explained by search engine embarrassment metrics.
Search engine embarrassment level metrics
• The frequency with which a client
makes a query, and finds that the
resulting page is inconsistent.
• Case 1: lucky case, stale page is not
returned to user.
• Case 2 : unlucky case, stale page is
returned to user but not clicked by
• Case 3: stale page returned and user
clicks the result page to find the
• Case 4: returned pages has
inconsistent result w.r.t query
Solution: Greedy approach for resource allocation
• Probability of clicking a page to
the position or weight of the web
• For quasi deterministic case for
updating a page, crawl should be
done at potential update time.
• To solve the resource allocation
problem, in order to find
optimum crawl time author has
used dynamic programming and
• To find the optimal time interval
between minimum and maximum
Solution : Optimum scheduling problem
• Number of crawls to obtain fresh copy of the page for a
time period T, the problem is to decide optimum time
interval between these crawls.
• Since for most of the cases scheduling the crawl bit early or
bit late does not affect performance too much.
• But for the quasi – deterministic process being late is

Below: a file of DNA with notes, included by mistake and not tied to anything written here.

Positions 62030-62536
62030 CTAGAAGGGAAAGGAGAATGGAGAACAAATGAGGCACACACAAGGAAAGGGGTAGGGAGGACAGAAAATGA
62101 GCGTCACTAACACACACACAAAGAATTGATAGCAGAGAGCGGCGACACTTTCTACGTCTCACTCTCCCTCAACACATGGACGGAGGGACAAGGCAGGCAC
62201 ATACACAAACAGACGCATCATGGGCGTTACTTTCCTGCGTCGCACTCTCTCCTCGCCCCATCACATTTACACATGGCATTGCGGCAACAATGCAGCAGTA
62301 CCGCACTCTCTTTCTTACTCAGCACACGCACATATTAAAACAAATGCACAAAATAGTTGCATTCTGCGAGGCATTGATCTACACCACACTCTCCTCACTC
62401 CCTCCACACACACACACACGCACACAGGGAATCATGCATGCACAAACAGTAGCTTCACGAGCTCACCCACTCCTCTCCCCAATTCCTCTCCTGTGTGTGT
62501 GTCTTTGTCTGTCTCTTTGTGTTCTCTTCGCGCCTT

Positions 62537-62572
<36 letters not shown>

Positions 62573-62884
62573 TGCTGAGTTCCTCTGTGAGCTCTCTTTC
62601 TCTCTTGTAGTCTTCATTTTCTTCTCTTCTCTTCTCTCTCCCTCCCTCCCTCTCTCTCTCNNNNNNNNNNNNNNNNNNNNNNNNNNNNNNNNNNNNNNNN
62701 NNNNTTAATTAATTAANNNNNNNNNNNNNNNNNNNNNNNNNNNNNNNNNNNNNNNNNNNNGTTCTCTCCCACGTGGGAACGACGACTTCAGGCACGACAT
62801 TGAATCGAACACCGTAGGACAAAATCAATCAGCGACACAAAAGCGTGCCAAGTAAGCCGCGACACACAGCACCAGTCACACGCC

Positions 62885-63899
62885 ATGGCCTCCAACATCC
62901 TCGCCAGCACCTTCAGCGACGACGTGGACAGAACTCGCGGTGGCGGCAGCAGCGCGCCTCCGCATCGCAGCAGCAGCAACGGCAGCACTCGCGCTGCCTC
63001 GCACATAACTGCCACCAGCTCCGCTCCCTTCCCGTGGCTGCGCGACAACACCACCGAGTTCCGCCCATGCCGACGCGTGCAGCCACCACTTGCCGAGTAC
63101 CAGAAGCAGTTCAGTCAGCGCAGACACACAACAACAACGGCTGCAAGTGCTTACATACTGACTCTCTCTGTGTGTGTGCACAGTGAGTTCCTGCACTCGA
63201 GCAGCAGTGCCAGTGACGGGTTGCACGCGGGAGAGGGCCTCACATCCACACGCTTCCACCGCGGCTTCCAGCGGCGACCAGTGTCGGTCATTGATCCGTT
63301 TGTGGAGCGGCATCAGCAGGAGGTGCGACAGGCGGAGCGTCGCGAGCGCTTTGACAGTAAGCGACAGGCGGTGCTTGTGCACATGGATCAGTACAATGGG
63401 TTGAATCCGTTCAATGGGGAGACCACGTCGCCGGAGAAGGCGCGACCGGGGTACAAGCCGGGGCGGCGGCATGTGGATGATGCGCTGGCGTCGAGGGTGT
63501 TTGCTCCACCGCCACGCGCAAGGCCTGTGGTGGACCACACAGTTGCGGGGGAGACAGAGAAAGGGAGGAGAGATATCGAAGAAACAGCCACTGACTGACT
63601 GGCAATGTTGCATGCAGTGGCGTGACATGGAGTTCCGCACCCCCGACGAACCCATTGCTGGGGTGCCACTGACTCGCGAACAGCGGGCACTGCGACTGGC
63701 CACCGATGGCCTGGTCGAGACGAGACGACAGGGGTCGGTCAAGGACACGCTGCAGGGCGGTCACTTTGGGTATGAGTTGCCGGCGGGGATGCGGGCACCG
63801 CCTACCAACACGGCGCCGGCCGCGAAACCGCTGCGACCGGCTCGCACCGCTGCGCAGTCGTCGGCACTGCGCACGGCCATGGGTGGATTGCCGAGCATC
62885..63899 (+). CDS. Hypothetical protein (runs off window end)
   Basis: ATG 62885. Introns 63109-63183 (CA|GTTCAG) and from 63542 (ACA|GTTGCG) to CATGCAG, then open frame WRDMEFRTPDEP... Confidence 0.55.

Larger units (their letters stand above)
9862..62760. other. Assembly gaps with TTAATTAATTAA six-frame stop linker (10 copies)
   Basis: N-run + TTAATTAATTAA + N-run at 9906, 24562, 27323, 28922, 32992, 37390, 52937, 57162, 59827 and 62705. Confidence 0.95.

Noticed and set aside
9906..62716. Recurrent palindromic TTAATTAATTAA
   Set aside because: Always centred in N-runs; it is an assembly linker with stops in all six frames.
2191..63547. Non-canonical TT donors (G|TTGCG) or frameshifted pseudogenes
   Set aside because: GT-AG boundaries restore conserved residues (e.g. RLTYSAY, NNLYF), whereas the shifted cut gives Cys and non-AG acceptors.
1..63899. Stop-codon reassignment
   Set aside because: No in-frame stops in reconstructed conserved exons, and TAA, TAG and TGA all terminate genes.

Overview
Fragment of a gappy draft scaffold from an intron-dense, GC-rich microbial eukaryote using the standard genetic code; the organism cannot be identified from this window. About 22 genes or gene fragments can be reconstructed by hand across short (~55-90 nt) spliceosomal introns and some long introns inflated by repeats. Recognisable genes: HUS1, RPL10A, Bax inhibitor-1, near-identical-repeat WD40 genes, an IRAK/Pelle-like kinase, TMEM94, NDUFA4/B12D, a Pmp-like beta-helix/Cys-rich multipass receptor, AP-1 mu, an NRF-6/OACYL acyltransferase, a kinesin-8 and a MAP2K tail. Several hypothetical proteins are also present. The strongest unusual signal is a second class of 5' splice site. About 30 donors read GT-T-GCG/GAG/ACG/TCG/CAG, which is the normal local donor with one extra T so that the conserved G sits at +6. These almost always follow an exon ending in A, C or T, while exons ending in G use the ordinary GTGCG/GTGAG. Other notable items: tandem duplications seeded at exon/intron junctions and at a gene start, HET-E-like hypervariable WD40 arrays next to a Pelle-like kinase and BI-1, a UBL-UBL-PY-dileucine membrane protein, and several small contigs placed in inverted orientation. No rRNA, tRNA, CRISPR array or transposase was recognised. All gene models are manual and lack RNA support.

acceptable but being early is not useful.
• This scheduling problem can be posed and solved as
transportation problem and network flow.
• A bipartite network graph with one sided flow depicts this
Solution : Optimum scheduling problem …….
• If C be total no of crawlers and S be
crawl task in time T.
• Each node has supply of 1 unit and
there is one demand node per time
slot and crawler pair.
• Then they are indexed by 1≤ l ≤ S and
• Where k is individual crawler and is
the no of tasks.
• The solution for this transportation
problem ensures the existence of
optimal solution with optimal flow
Parameterization issue about update process:
• Information about last crawl time does not tell
anything about other updates occurring since last
• Crawl time, update pattern and data can be used
together to formulate the statistical properties of
• This information can be then used to build